It’s Episode 5 of Hot & Bothered and all around us, the bad climate news is falling like hard rain from the hot, damp air of a warming world. Long story short: time is getting uncomfortably tight. But it’s still far from over! In this episode, we take shelter from the storm. It’s the first in our new series on the idea of a Green New Deal to slash carbon emissions, crush inequality, and rebuild our politics.
In our feature interview, Daniel speaks to Robert Pollin, an expert in the macroeconomics of climate change and energy; he’s a professor of economics and co-director of the Political Economy Research Institute (PERI) at the University of Massachusetts-Amherst. We talk about his proposal for a massive but utterly feasible program of investment in renewable energy, and how we can decarbonize the global economy while providing good jobs from the United States to India and beyond. All we need is to get the political ball rolling. And as Pollin points out, key coalitions are already mustering, both to support a Green New Deal and to keep fossil fuels in the ground.
Indeed, we start off the show with a report from the front lines of that fight: the indigenous-led encampment against the Dakota Access Pipeline at Standing Rock, North Dakota. Kate interviews Desiree Kane, a Miwok organizer and journalist who’s been at Standing Rock for the better part of the last three months.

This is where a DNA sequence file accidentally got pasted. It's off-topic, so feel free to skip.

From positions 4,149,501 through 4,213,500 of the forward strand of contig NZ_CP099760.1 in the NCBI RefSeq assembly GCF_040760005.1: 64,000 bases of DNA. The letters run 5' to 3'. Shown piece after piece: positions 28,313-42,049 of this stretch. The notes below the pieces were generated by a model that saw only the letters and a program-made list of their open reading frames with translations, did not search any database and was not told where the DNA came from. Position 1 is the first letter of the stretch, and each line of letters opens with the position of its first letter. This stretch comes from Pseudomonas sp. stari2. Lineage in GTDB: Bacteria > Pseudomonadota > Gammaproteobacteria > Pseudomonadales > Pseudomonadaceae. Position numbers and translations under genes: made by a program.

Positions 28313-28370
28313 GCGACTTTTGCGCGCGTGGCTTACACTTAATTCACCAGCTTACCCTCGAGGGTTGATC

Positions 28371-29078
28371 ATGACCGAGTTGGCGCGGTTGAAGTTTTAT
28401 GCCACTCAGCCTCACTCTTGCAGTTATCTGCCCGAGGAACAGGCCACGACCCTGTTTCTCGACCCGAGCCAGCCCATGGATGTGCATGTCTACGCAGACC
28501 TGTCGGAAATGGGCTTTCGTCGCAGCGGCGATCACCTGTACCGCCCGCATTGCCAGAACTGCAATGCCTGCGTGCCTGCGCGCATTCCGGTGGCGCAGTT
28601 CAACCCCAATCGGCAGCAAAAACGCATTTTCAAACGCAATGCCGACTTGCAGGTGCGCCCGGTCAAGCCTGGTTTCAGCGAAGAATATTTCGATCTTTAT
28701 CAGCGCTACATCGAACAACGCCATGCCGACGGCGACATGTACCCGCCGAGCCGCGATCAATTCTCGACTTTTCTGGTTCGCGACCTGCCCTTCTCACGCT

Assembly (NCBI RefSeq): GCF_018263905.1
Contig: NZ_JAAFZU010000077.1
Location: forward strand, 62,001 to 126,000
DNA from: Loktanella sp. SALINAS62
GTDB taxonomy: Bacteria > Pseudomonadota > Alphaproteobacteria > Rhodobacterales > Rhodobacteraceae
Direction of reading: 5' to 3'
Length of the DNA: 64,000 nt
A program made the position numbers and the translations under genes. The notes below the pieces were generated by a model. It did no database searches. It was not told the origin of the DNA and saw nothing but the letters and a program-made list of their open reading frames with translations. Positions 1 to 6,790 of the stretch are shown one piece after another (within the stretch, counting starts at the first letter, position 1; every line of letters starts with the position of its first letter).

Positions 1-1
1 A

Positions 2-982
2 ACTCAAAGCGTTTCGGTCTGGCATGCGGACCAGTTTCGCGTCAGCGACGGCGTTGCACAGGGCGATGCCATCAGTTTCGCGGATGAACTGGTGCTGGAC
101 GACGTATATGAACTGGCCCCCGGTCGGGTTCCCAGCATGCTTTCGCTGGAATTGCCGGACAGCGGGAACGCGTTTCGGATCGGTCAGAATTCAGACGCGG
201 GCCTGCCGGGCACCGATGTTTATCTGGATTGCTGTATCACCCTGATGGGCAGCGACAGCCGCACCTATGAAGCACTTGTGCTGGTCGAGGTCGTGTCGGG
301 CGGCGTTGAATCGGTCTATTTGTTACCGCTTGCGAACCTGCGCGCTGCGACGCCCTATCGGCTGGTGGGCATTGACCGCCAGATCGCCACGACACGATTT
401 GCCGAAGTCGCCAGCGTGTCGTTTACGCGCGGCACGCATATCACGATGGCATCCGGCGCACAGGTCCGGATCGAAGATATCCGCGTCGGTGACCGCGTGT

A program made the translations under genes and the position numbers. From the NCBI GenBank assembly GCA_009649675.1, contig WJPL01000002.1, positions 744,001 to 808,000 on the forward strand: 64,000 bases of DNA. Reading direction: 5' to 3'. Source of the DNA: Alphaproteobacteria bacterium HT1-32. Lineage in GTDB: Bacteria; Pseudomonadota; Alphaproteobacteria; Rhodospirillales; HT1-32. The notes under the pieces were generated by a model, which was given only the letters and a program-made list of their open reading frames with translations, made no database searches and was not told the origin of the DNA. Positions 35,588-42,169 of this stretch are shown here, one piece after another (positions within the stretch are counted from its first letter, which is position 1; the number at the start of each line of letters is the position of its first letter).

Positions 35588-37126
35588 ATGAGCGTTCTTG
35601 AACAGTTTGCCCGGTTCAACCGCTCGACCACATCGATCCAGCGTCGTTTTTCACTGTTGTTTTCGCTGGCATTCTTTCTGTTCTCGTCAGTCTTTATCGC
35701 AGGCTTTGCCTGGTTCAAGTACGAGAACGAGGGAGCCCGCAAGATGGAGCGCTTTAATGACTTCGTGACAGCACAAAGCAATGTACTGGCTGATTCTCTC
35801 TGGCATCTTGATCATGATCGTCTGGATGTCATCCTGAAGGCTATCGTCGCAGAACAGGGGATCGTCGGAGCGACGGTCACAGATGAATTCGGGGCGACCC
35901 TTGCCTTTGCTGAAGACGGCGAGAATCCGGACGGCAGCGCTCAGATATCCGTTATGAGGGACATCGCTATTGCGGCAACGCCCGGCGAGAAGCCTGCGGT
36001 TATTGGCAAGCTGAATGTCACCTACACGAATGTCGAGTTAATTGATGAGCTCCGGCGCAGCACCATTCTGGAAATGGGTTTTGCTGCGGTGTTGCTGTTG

Anxious listeners, tweet your sighs of relief, questions, comments, and support for #noDAPL to #HotBotheredClimate. And stay tuned for episode six in the coming weeks. In our pre-election special, Kate Aronoff will bring some of her own hard rain down on the Green Party.
Bad news on our collapsing carbon budgets
Bill McKibben, Recalculating the Climate Math, The New Republic
Robert Watson, former chair of the Intergovernmental Panel on Climate Change, The Truth about Climate Change, a sweeping new report
An update from Standing Rock
Standing Firm at Standing Rock: Why the Struggle is Bigger Than One Pipeline (Sarah Jaffe, Moyers & Company)
Robert Pollin, Professor of Economics at the University of Massachusetts-Amherst
Robert Pollin and Brian Callaci, A Just Transition for U.S. Fossil Fuel Industry Workers (The American Prospect)
Robert Pollin, Greening the Global Economy, MIT Press, 2015